Goshen News, Goshen, IN

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October 11, 2012

Award-winning author to speak at Goshen College

GOSHEN — Author Luis Urrea defines the American Dream.

Born in Tijuana, Urrea (pronounced oo-RAY-uh) has since grown to be a best-selling and national award-winning author, recently given the distinction of being the next National Endowment for the Arts “Big Read” with his book “Into the Beautiful North” — a distinction bestowed on big-name authors that include Zora Neale Hurston and Ray Bradbury, among many others.

“I come from a dirt street in Tijuana,” Urrea said. “I tell people that it’s only in America I can come from a place like that and be where I am now.”

Urrea will speak at Goshen College Monday, according to a press release from the college. He’ll begin at 10 a.m. in the Church-Chapel in a lecture called “The Border, Immigration and The Devil’s Highway: A Journey with the Author Luis Urrea.” The talk will focus on the content of Urrea’s book, “The Devil’s Highway,” a true story following 26 illegal immigrants as they try to cross the U.S. border.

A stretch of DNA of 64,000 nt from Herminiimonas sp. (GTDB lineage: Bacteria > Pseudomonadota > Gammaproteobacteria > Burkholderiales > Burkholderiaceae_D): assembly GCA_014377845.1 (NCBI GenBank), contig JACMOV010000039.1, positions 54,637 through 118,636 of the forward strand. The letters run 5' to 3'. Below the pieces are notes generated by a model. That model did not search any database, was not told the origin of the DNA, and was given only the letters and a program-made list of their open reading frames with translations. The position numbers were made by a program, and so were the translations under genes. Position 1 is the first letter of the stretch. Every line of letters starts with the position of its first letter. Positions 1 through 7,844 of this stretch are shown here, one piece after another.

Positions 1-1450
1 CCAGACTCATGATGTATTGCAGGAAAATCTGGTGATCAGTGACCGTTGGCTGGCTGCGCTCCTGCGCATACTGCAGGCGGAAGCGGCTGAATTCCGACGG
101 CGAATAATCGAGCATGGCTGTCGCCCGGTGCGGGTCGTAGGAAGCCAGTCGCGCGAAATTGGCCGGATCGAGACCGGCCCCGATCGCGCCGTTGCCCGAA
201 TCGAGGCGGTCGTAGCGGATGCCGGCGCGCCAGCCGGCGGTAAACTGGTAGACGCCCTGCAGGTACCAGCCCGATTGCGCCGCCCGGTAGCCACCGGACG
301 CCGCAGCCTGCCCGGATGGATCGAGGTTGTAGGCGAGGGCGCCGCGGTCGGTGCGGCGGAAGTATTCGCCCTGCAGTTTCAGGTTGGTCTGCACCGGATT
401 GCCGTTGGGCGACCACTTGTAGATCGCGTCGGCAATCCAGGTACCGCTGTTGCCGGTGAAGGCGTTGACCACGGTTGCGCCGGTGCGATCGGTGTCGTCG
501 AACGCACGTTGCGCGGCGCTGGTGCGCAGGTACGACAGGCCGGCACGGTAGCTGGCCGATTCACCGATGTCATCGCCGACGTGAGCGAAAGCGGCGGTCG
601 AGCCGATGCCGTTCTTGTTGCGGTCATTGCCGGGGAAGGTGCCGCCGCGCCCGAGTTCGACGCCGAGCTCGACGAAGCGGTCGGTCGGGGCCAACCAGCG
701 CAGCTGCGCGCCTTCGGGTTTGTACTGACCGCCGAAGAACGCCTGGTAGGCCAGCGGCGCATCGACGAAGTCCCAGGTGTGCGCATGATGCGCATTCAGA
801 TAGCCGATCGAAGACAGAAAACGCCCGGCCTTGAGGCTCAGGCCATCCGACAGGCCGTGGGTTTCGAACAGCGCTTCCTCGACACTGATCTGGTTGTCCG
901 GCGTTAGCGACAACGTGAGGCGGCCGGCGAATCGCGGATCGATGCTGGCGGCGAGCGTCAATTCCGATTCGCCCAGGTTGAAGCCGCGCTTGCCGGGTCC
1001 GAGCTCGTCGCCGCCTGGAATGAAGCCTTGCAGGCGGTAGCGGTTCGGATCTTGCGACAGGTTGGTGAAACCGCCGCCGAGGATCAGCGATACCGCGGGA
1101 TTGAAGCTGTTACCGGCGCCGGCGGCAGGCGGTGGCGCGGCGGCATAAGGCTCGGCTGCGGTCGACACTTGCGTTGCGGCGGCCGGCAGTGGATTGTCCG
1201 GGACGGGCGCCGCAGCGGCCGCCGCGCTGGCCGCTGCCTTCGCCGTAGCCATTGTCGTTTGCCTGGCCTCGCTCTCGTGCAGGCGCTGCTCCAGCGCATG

Urrea called the book “raw,” saying some may find language or other situations offensive, but that he tries his best to tell the whole truth with his writing, as well as putting his faith in the work.

“I’m interested in doing literature of witness,” he said. “Everything I write is about religion, even in telling the truth. I’m honoring God by telling the truth.”

Before he was an author, Urrea served as a translator in Tijuana for Baptist missionaries, translating for them while they worked with the poor living in the city’s garbage dumps. He said his faith does shine through his work. He said he has had criticism saying his work isn’t religious or that it’s offensive because it’s religious — two opposites showing he’s been able to stay in the middle, he said.

“I don’t think I write for a religious audience,” he said. “I write for a secular audience, and I try to have my faith in the story.

Urrea comes from a mixed ethnic heritage, part Irish and part Mexican. This mixed heritage gives him a unique perspective, he said.

“I’m in an interesting position to talk to people ... It seems to be my job to remind people that we’re all a part of the same family,” Urrea said. “People are concerned about the world we live in. My own heritage reminds us we’re all immigrants.”

Urrea’s duty as an author is to show people where a story comes from, and to teach them about laughter and humanity, he said.

“I’ve really come to believe that there is no ‘them’ — only ‘us,’” Urrea said. “Maybe we’re in different departments or come from different backgrounds, but we all walking down the same road, and I see that as an eternal road. We can help each other along the way.”

For more information on Urrea, visit www.luisurrea.com.

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